EDF and LEED: An Evolution (Part 2)

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This is part 2 of a 2-part series on how LEED has evolved over the past decade. Using the Environmental Defense Fund’s Washington, DC, office as a comparative basis, David Kay and Carissa Gavin dig into the requirements for certification as they have progressed with new standards and technologies. You can re-read part 1 here: EDF and LEED: An Evolution (Part 1)

The Environmental Defense Fund likes to lead by example. It’s an environmental organization that works closely with major corporations to find economically viable and environmentally responsible solutions to problems.

Its office in DC – done by Envision Design in 2001 – was the first LEED for Commercial Interiors certified project in the DC metro area, attaining a Silver Rating under the LEED-CI 1.0 Pilot program in 2004. (Pilot Program projects were used by USGBC to test out the fledgling LEED for Commercial Interiors rating system prior to finalizing and releasing the LEED-CI 1.0 rating system.)

Over subsequent years, as EDF grew out of planned-for expansion space, it located additional staff in non-contiguous offices on other floors within the same building. So in 2010, when EDF decided it wanted to consolidate staff into one suite, it returned to Envision Design for design services.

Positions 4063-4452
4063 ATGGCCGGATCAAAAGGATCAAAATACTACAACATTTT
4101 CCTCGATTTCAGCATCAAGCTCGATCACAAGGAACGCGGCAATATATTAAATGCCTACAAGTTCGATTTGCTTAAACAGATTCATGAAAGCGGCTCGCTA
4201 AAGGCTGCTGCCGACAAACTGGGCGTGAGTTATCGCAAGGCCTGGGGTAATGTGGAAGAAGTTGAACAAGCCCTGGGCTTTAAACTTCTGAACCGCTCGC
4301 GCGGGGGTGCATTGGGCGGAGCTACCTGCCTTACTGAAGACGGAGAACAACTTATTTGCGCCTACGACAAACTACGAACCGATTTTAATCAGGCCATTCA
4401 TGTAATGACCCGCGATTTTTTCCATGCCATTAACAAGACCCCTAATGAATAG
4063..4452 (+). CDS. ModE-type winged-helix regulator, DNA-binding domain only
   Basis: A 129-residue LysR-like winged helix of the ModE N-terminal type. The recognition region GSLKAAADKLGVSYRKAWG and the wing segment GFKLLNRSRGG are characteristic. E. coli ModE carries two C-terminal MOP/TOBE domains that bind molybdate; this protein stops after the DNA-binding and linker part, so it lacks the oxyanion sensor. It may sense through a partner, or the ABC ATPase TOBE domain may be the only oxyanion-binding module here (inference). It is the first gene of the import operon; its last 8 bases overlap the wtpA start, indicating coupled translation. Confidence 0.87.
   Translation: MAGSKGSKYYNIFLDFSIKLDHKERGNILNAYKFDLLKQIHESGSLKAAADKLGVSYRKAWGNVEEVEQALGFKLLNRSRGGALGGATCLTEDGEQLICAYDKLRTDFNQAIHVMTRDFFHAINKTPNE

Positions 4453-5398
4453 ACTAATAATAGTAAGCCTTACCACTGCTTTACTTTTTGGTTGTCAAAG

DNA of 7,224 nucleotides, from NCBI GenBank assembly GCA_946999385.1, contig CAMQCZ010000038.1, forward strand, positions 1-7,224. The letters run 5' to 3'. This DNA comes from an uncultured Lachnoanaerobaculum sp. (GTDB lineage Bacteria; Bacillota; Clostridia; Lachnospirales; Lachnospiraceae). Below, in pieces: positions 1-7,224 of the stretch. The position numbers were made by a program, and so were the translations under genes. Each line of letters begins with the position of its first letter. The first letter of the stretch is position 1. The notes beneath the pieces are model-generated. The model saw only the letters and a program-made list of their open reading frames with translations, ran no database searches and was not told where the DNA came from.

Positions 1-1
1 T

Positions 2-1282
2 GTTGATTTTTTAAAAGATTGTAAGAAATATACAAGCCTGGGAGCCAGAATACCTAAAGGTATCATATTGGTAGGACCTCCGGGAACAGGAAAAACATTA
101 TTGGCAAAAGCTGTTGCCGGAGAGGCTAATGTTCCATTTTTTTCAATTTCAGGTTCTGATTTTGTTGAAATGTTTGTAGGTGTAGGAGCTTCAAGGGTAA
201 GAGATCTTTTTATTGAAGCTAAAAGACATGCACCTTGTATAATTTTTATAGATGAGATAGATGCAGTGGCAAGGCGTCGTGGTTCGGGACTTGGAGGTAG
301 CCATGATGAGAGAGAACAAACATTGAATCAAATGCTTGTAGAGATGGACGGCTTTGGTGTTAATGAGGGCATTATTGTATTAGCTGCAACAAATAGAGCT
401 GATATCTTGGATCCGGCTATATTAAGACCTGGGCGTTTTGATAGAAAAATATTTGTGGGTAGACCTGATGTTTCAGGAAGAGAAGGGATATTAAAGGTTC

Project Background

The expansion project reunited the Envision Design and GHT Ltd. design team responsible for the original project with rand* construction, contractor on the 2001 project.

The renovation included a major reconfiguration of 5,376 SF on the 6th floor, and the addition of 6,960 SF on the 7th floor.

EDF Existing Plan – 6th Floor

Since the LEED CI Pilot Program of 2004, the USGBC has consistently re-evaluated and improved the LEED rating systems by issuing newer versions, up-to-date addenda. (And they are on the cusp of launching LEED 2012 in November at the USGBC Annual Greenbuild conference and Expo in San Francisco.)


Defining the Environmental Initiatives

Although achieving LEED certification was a high priority for EDF, the organization did not want the LEED rating system to solely drive its design objectives. After all, it’s an environmental organization that focuses on a broad range of environmental issues.

A charrette brought together various members of the project team, including:

  • Deborah Baber, EDF Director of Business Affairs
  • Steve Hamburg, Chief Scientist at EDF
  • Project manager Frank Mobilio of Jones Lang LaSalle
  • Ken Wilson and David Kay of Envision
  • Bill Browning of Terrapin Bright Green


The team brainstormed to generate green priorities that support the organization’s mission. Key priorities were:

  • Reduce energy use
  • Increase utilization of natural day light
  • Salvage and reuse materials and furniture as much as possible
  • Improve air quality
  • Use sustainably harvested wood
  • Make it easier for staff to consciously choose to conserve energy
  • Improve acoustical performance at partitions and doors


The Impact of Base Building Selection on LEED Certification

Since the days of the Pilot Program, building codes and environmental regulations have become more stringent.